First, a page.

How can Industry 4.0 meet the demands of an increasingly interconnected world?

As the world moves into the fourth industrial revolution that is giving rise to Industry 4.0, we are in that same exact holding pattern—but not for long.There is a moment of breathless anticipation that every first-time parent experiences: that split second when you try to figure out if your little one is going to laugh, cry, or throw up. Sometimes, they do all three.

As the world moves into the fourth industrial revolution that is giving rise to Industry 4.0, we are in that same exact holding pattern—but not for long.

“The speed of current breakthroughs has no historical precedent. When compared with previous industrial revolutions, the Fourth is evolving at an exponential rather than a linear pace,” shared Klaus Schaub, founder of the World Economic Forum. “Moreover, it is disrupting almost every industry in every country. And the breadth and depth of these changes herald the transformation of entire systems of production, management, and governance.”

It’s All About Data

The Industry 4.0 revolution is data driven and akin to the Internet of Things. In 2015, McKinsey identified four major disruptions that drive Industry 4.0. Chief among them is the unprecedented amount of data that is being collected, processed, and analyzed for business intelligence.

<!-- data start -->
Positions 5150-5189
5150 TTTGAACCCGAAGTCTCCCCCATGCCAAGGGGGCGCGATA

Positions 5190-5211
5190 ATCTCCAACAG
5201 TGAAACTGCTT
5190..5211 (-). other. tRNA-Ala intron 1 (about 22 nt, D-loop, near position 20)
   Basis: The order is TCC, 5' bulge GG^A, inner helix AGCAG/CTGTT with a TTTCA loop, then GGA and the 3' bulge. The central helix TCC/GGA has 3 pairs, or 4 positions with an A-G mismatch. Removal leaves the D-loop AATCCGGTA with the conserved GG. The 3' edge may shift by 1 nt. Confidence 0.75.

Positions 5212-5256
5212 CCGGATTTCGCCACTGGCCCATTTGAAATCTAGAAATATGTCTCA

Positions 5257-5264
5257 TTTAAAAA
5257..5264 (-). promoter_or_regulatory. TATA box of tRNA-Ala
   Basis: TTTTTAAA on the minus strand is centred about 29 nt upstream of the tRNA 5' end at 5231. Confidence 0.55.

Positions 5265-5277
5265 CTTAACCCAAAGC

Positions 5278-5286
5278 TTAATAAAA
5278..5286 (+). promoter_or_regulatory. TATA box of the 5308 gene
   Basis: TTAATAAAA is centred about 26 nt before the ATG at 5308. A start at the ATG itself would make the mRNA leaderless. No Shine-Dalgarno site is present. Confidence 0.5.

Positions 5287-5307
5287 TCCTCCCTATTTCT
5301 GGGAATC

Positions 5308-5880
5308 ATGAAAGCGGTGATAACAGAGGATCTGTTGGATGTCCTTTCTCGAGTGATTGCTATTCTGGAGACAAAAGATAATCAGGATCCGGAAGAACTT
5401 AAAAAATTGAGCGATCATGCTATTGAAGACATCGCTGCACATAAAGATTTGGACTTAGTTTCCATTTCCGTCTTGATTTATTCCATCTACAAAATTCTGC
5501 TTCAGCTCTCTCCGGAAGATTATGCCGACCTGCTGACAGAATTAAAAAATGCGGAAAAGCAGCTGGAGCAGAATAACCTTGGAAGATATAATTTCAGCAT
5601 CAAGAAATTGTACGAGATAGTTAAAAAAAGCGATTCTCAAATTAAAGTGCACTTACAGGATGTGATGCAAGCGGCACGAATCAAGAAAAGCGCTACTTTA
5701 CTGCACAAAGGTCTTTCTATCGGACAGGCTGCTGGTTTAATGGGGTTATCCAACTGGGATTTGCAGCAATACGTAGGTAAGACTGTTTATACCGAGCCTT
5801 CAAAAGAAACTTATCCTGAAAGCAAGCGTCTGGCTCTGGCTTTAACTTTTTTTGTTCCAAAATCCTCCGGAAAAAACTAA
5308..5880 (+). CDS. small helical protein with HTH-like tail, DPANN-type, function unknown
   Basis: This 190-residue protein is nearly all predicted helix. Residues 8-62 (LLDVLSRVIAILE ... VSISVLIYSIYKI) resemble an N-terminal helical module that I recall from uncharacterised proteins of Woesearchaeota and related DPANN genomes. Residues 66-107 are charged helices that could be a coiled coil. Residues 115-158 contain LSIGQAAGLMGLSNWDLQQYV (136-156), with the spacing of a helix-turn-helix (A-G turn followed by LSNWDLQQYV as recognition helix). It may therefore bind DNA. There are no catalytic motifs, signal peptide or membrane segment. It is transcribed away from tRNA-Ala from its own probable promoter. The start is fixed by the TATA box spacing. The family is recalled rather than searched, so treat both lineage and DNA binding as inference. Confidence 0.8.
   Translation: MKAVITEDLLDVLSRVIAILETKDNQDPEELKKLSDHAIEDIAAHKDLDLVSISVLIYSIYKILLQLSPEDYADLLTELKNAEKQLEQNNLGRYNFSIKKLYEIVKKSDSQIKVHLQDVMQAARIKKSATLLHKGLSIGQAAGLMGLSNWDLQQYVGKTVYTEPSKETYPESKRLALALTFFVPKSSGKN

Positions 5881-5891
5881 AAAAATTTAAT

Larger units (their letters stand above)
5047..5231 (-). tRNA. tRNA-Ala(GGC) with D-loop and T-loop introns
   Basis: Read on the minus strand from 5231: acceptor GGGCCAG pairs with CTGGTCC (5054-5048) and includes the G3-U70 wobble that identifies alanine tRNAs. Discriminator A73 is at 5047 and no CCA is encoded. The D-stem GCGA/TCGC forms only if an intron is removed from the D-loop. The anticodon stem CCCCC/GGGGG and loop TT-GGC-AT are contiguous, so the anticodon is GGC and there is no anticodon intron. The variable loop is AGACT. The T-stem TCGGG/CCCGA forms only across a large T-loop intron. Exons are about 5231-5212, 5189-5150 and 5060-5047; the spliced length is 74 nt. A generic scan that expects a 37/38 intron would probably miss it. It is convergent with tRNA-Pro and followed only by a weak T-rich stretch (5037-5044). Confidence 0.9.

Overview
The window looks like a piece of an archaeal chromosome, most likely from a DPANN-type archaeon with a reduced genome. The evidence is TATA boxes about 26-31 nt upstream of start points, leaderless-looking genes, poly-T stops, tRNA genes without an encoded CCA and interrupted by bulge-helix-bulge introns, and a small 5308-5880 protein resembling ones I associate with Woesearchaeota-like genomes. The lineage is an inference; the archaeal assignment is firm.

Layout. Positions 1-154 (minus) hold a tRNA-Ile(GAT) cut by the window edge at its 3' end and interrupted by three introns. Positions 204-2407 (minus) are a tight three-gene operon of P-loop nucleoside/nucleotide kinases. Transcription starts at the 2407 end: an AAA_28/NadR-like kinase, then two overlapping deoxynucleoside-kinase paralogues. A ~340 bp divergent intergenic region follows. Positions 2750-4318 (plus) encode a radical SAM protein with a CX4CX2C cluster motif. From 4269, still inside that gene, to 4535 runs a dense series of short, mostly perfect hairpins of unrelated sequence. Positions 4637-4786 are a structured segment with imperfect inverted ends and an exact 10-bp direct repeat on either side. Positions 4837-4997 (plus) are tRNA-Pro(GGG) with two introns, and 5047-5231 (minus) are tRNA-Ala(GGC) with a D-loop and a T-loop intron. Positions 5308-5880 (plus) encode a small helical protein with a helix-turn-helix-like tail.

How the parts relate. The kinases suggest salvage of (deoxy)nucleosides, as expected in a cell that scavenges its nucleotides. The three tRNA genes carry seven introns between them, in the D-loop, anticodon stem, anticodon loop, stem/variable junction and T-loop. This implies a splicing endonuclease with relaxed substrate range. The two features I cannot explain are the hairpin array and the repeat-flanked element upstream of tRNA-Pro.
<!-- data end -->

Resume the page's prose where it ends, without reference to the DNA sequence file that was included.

The evolution of analytics, new forms of human-computer interaction, and improvements in translating digital instructions to the physical world, such as advanced robotics and 3D printing, round out their list.

What Modern Customers Expect

The shift in customer expectations over the past decade is perhaps one of the biggest drivers of this new phase in our industrial history. The expectation of lightning-speed responsiveness is heightened with each digital advance.

In the developed world, the ease of connecting is giving rise to more demanding B2B and B2C consumers who expect nothing less than precisely customized experiences delivered on their schedules.

Enhancing the Supply Chain Ecosystem

At the heart of Industry 4.0 is pure connection. As products evolve to meet stringent consumer demand, so must the supply chain that created them. The supply chain as we know it is made up of isolated steps from the moment a product is envisioned to the moment it reaches the end of its life cycle. Industry 4.0 integrates those steps into a cyber-physical system that is infinitely more flexible and responsive than traditional supply chains.

These intelligent ecosystems support automated manufacturing technologies. New technologies in cognitive computing cross boundaries to create smart value chains throughout a product’s life cycle, from ideation and R&D to marketing, manufacturing, distribution, and beyond. The era of the smart factory is here.

As cloud-based platforms, data analytics, artificial intelligence, and intelligent automation revolutionize markets, industries, and societal and economic expectations, few businesses can afford to function in a linear fashion.

As data exchange brings new levels of scalability, agility, and efficiency to business and manufacturing processes, supply chains must follow suit.

“Indeed, for many companies the supply chain is the business,” stated a PwC report on the impact of digitization on the supply chain.